Tuesday, September 16, 2008

The Battle Between Blatant & Invisible

Every writer spills their own world views and opinions into their writing. And if you’re writing about such topical issues, as abortion, gun control, the death penalty, cloning, vegetarianism, it’s nearly impossible to keep your opinion silent. Generally why you’re driven to write such a piece is to make your point shine and sparkle while chucking mud at the opposing one.

While you can certainly use your writing to relay your convictions or teach moral lessons, it’s best if you don't use your characters or narrator as soap box speakers. Readers know when they've suddenly been jerked out of Middle Earth and dumped into church or a political pep rally, and since the bait-and-switch was never noted on the ticket, now you've got them steamed.

I am a Christian and cannot separate myself from my core beliefs. I can create other characters with different opinions than me and make them believable, but I could not write a book centered around evolution let’s say, because I believe God is the Creator of all. While I’m friends with atheists, wiccans and homosexuals because I’m interested in knowing and loving people regardless of what they believe, I cannot write something with the intent of spreading a message that is contrary to my views.

One of my threads in Kings & Queens follows a character’s path to redemption. It’s not the main point of the book, but it’s still resonating because of this character’s hunger and need to feel free and forgiven. Instead of preaching, I demonstrated God’s grace in his life, and I didn’t expound on it in the narrative. Since I’m writing for a mainstream audience, that’s not fair to readers who don’t believe in Jesus or the Bible to suddenly get dealt a sermon out of nowhere. I’m not trying to preach. I’m trying to show.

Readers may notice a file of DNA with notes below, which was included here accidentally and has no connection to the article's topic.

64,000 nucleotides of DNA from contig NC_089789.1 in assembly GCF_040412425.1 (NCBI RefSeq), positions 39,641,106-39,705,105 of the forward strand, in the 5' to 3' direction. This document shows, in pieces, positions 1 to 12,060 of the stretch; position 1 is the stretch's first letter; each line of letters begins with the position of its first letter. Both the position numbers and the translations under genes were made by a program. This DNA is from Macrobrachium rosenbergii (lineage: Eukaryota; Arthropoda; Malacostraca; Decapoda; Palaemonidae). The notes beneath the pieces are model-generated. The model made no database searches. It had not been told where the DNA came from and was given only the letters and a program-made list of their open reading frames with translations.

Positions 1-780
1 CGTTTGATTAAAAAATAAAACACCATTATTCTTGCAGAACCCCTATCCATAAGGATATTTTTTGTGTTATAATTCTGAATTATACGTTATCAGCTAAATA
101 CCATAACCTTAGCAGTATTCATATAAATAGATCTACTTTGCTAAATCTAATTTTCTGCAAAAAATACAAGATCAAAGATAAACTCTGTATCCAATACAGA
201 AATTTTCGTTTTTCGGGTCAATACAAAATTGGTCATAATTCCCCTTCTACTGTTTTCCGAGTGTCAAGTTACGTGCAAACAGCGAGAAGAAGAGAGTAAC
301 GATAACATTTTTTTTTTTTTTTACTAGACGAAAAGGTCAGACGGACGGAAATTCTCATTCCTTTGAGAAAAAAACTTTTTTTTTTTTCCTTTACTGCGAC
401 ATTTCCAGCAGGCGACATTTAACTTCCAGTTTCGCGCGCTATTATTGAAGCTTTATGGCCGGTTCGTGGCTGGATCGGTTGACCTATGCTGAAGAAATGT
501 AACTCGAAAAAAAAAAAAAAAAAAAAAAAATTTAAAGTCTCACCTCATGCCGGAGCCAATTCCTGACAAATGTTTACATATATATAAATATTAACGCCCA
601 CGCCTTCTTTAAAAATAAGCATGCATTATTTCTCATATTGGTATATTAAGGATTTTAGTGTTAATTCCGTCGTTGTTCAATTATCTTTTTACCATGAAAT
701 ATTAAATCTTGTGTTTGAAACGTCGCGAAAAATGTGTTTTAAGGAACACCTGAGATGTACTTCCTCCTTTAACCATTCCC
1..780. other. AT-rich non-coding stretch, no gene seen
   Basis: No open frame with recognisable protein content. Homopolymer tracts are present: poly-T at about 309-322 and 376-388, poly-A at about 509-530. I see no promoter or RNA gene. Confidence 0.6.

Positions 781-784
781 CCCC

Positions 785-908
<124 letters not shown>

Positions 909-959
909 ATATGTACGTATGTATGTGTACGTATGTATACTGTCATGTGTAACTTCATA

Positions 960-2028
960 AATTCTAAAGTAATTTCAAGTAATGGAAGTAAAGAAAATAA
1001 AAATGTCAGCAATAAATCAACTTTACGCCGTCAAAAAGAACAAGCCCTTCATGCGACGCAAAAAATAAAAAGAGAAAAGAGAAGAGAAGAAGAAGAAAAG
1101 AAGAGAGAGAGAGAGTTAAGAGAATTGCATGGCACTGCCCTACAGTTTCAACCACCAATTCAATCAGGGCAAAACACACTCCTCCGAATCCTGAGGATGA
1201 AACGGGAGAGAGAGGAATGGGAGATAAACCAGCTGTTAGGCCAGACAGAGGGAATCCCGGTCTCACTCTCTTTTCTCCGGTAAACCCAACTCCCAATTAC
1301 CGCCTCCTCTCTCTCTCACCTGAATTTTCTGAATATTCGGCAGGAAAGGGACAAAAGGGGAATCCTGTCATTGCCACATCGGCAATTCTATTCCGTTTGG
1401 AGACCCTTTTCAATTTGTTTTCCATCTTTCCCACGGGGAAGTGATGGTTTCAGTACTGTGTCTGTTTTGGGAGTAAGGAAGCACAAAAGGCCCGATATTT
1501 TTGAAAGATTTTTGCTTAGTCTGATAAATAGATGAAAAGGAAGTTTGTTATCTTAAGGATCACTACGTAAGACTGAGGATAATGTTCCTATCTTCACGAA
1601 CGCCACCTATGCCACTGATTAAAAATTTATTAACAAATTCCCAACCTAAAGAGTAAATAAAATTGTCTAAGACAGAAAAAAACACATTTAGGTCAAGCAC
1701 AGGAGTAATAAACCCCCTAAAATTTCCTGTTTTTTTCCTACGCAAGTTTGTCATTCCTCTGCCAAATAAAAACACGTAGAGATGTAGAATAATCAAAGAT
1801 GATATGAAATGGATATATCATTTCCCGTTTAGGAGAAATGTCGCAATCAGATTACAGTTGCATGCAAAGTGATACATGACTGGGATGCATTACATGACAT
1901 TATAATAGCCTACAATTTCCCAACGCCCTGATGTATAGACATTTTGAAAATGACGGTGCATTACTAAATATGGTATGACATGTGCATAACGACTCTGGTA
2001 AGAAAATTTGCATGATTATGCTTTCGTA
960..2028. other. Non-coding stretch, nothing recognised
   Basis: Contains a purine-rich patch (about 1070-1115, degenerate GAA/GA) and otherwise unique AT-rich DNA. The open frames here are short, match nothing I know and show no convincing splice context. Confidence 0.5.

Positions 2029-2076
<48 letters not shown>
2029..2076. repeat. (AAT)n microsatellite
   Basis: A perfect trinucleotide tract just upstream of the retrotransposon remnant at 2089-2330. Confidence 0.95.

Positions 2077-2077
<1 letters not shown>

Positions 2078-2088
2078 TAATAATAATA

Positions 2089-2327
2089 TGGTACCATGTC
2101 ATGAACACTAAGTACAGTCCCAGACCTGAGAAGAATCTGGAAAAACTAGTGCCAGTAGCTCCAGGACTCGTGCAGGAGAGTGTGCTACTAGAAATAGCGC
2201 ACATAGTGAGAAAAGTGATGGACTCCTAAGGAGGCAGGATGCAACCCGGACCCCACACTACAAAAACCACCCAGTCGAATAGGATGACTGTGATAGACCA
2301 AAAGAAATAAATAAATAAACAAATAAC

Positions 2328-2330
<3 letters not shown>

Now in my story’s context, it’s not a “Christian” book, and it doesn’t matter what a reader believes because my beliefs are in the character’s experience. With his sin being so wretched, God’s grace is strong enough to speak for itself. The door is open for someone to think, Hey, if God can forgive a person like that, then He could totally forgive me. I can still impact readers who have the same kind of hunger as my character without alienating and putting-off the rest.

My sequel, Sapphire Reign, gets darker and has spiritual elements also, but now I'm trying to demonstrate God's power and love. Because there's an underlining spiritual battle going on, it's been a challenge to keep that God-element low-key in the story. It needs to be there but not in an obtrusive way.

Sparks of inspiration are birthed out of conviction, but when you’re infusing that fire and fury into a piece, and you’re intending on marketing it to a broad audience, step away for a while, then come back to it and try and read it as someone with a different view. Even members of your choir don't like to be preached at. In fiction, it's a total groaner. Does your prose sound like a protest, a sermon, a pointing finger? Is it too obviously drenched in your beliefs that it no longer sounds like fiction? If so, you’ll need to rework it so that your point won't be so head-bashing. Subtlety works best. Try to show and demonstrate as much as possible and speak a whole lot less. Stay invisible as an author so your readers won’t be reaching for tomatoes and stones.

~ Signing off and sending out cyber hugs.

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